Cooper, Kerris and Stewart, Kitty (2013) Does money affect children’s outcomes? CASEreports, CASEreport80. Centre for Analysis of Social Exclusion, The London School of Economics and Political Science, London, UK.
- Published Version
This report examines whether money has a causal impact on children’s outcomes. There is abundant evidence that children growing up in lower income households do less well than their peers on a range of wider outcomes, including measures of health and education. But is money important in itself, or do these associations simply reflect other differences between richer and poorer households, such as levels of parental education or attitudes towards parenting? Children in low-income households do less well than their better-off peers on many outcomes in life, such as education or health, simply because they are poorer. While a parent's level of education, attitude towards bringing up children and other parental factors also have a bearing, research shows that having more money directly improves the development and level of achievement of children. Increases in family income substantially reduce differences in schooling outcomes and improve wider aspects of a child’s well-being. Cognitive development and school achievement were most improved by having more money. Conversely, reductions in family income, including benefit cuts, are likely to have wide-ranging negative effects. Money seems to have more of an effect among low-income families.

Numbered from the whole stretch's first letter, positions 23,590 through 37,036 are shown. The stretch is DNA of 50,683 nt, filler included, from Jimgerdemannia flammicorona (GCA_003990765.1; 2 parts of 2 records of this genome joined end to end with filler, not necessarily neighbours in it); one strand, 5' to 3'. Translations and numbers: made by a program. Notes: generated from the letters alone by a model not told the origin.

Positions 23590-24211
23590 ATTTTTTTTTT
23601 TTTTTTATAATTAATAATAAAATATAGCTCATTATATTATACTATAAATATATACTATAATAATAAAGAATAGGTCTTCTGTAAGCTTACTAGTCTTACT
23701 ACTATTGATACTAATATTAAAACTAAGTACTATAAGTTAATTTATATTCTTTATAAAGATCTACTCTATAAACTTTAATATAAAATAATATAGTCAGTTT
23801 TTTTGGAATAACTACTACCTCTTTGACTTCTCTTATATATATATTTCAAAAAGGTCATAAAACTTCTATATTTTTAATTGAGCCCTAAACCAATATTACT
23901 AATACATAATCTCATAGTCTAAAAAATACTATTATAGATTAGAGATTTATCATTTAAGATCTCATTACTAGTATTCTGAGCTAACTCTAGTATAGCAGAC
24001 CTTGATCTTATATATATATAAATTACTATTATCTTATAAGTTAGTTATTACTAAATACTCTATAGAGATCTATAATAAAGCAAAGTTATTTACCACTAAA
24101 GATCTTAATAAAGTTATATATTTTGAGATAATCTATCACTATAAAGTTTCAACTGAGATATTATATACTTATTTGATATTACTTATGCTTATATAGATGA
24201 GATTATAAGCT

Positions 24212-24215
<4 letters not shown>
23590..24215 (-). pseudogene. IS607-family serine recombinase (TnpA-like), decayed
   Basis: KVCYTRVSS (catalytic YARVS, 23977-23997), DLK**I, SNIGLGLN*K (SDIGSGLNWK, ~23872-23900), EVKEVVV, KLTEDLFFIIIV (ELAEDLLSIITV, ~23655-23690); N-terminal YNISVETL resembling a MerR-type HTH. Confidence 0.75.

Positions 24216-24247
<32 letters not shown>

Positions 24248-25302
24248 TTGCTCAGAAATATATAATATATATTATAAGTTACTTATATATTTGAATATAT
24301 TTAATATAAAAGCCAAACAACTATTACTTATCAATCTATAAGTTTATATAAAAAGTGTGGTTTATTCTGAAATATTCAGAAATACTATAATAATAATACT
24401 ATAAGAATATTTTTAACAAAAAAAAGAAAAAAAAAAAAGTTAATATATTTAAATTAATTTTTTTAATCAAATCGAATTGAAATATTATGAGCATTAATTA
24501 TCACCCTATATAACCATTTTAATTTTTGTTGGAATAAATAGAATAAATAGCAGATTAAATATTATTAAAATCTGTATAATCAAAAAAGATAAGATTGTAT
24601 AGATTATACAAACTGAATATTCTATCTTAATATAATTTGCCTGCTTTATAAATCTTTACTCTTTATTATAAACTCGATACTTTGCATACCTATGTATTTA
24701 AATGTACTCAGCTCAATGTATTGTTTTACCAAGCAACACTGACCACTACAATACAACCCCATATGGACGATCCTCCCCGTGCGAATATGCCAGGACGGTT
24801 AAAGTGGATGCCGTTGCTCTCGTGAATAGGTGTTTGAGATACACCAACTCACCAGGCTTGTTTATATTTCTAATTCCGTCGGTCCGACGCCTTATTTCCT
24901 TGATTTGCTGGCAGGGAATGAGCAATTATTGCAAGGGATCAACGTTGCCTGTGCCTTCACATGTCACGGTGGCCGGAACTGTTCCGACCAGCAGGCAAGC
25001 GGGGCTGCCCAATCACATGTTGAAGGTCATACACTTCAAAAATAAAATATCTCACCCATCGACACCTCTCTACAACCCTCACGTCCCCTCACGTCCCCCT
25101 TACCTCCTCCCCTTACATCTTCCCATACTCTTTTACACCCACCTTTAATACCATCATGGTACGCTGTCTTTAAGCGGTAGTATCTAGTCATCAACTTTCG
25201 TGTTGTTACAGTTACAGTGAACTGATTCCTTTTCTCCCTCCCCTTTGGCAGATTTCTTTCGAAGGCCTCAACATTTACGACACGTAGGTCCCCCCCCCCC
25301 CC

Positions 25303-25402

|Item Type:||Monograph (Report)|
|Additional Information:||© 2013 LSE & CASE|
|Library of Congress subject classification:||H Social Sciences > HN Social history and conditions. Social problems. Social reform
H Social Sciences > HQ The family. Marriage. Woman
|Sets:||Departments > Social Policy
Research centres and groups > Centre for Analysis of Social Exclusion (CASE)
|Funders:||Joseph Rowntree Foundation|
|Date Deposited:||19 Nov 2013 12:10|
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